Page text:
Their choice of music for focusing on work is exactly the opposite of mine.

I want catchy beats, but fairly repetitive stuff, especially in major keys (happy stuff).

Paul Van Dyk's album "Global" comes to mind as the all-time champ for this.
Limbik Frequencies mp3 stream is also pretty good most days.
posted by talldean at 12:18 PM on April 26, 2012


Brian Eno's music was explicitly designed to aid work, works way better. There is also plenty of music that, although rhythmic or lyrical, doesn't prove overly distracting, like Deadmou5, Informatik, Mind.In.A.Box, Rome, Seabound, etc.
posted by jeffburdges at 12:59 PM on April 26, 2012 [1 favorite]


Groove Salad! Man, I haven't listened to that in about ten years.

Sadly, you'll find that the playlist hasn't changed much since then. Dunno why, but Rusty doesn't add new tracks very often. Real nice guy though, met him once at a festival. Also, credit where credit is due, GS did introduce me to downtempo.
posted by Afroblanco at 1:17 PM on April 26, 2012


I use a Philip Glass ballet, DancePieces, it has the lyricism you'd expect in dance music, and is not so, ah... tinny, but it's somewhat hypnotic Glass.
posted by sammyo at 4:58 PM on April 26, 2012


trance

Here's one of my trance mixes :)
posted by empath at 5:54 PM on April 26, 2012 [1 favorite]


I'll have to try this tomorrow at work.

I can believe the bit about drones and textures aiding productivity — I recently discovered M83 and the last track on "Saturdays = Youth" is 8 minutes of the same two long chords alternating back and forth. When it ends I always feel like I've come out of a trance, and then look back and go "whoa" because I got so much done.
posted by spitefulcrow at 8:54 PM on April 26, 2012


Yeah, my m83 channel on Pandora is my goto, when I'm not at my turntable.fm channel.
posted by empath at 6:40 AM on April 27, 2012


Their choice of music for focusing on work is exactly the opposite of mine.
I want catchy beats, but fairly repetitive stuff, especially in major keys (happy stuff).


That's interesting because I always thought the conventional wisdom for productive music was stuff with catchy beats but it never worked for me because the beats were just. Too. Catchy! Infectious! Beats! Can't...concentrate! GRAAAAAAAAAAAGHGG *trance mode*

So yeah the weird droney stuff works waaaay better for me.
posted by Doleful Creature at 10:40 AM on April 27, 2012


I find that stuff with heavy beats can be great when in the 'zone', or getting into it... Post Rock as well, but for intermediate hack mode, rather than deep..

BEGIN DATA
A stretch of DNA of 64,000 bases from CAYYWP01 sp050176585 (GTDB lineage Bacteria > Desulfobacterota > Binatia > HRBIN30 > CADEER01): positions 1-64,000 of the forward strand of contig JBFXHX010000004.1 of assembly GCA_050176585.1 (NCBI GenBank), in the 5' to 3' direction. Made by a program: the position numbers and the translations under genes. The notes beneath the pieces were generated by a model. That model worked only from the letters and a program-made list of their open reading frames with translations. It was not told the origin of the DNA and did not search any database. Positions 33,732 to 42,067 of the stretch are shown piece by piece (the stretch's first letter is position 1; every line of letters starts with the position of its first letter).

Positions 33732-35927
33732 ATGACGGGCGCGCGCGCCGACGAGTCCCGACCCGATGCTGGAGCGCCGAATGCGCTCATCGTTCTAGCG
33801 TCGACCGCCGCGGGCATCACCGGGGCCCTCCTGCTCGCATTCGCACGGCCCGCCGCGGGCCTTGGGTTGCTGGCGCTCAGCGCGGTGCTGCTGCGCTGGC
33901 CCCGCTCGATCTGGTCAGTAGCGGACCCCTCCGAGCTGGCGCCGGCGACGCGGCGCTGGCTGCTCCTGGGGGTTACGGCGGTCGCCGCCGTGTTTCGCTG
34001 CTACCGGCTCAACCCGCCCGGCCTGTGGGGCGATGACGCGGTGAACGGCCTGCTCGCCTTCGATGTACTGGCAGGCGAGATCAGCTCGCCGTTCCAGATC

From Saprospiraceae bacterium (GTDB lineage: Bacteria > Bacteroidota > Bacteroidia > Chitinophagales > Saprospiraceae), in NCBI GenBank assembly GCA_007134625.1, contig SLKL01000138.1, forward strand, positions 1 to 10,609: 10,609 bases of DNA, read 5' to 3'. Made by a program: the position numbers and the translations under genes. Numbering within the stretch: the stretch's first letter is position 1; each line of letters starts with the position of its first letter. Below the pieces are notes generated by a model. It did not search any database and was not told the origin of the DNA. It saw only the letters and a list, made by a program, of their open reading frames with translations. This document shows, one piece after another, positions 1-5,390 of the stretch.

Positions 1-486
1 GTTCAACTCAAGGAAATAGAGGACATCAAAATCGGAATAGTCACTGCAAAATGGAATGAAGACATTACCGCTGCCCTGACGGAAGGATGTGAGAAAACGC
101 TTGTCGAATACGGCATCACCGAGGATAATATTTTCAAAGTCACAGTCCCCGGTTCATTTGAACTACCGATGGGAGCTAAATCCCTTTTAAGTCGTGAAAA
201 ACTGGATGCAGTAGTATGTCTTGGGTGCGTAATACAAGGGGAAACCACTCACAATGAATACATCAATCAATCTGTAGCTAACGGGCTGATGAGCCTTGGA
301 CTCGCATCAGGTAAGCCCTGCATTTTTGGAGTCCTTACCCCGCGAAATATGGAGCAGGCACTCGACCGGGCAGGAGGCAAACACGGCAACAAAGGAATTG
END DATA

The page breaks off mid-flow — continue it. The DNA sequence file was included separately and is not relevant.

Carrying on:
One important thing (in theory, YMMV) is to have the speakers round the monitor so the sound is coming from your point of focus, as concentration works in quite a positional manner. I'm sure there's even a term for it, but not finding it right now, it was one of the entries in Mind Hacks IIRC. A corollary of that is having it loud enough so that it overwhelms all distracting sounds from outside your focal point resulting in induced audio foveation - to make up pretentious and quasi-meaningful term in lieu of the one I can't remember.
posted by titus-g at 4:24 AM on April 28, 2012 [1 favorite]


I've actually thought a lot about this in he past, and it's repetition that matters more than anything else. Long songs, continuously mixed CDs, songs built around solid grooves with a lot of vamping. Anything where your brain can lock onto a pattern with subtle variation and no or few sudden changes. Which happens to have a lot of overlap with "dance music" broadly defined. Some kinds of jazz, jam bands, funk, techno, even post-rock, to an extent all work for various people, but I think whatever songs and mixes work, they have those elements in common.
posted by empath at 7:53 AM on April 28, 2012


Hacker news are currently having another discussion about what music they listen to while programming
posted by Z303 at 1:06 PM on April 28, 2012


Hacker news are currently having another discussion about what music they listen to while programming

Wow and people think mefites over think plates of beans. I just read something about taxonomy as a cognitive survival mechanism.
posted by pmcp at 5:05 PM on April 28, 2012


Anybody who quotes Generation Ecstasy is my kind of people.
posted by empath at 5:27 PM on April 28, 2012


The first track, 'Plinty' - Frog Pocket, was so plink-ety sounding it made me feel like I was chewing on aluminium foil.

This lead to a starting realisation for me. It'd never occurred to me that that sounds slightly synasthesiac, and additionally, when people refer to 'metallic' sounds, they probably mean, made with striking metallic objects, rather than, 'feels like I'm chewing soft metal' which is what I have always associated it with.
Huh.
In conversation with a friend, we theorised that this is probably due to some sound frequencies being carried through the jaw. Other tracks though, made the back of my neck tense up, so I have no excuse there except for... varying taste in music?

So, interesting synaesthesia, but I was very surprised to find it one of the more literally painful music mixes I've tried to listen to in quite a while. Oh well. One mans meat is another's poison, etc.

I am very happy for all the other metafilter users who will enjoy this though, and seriously, thank Baldwin for headphones.
posted by Elysum at 4:37 PM on April 29, 2012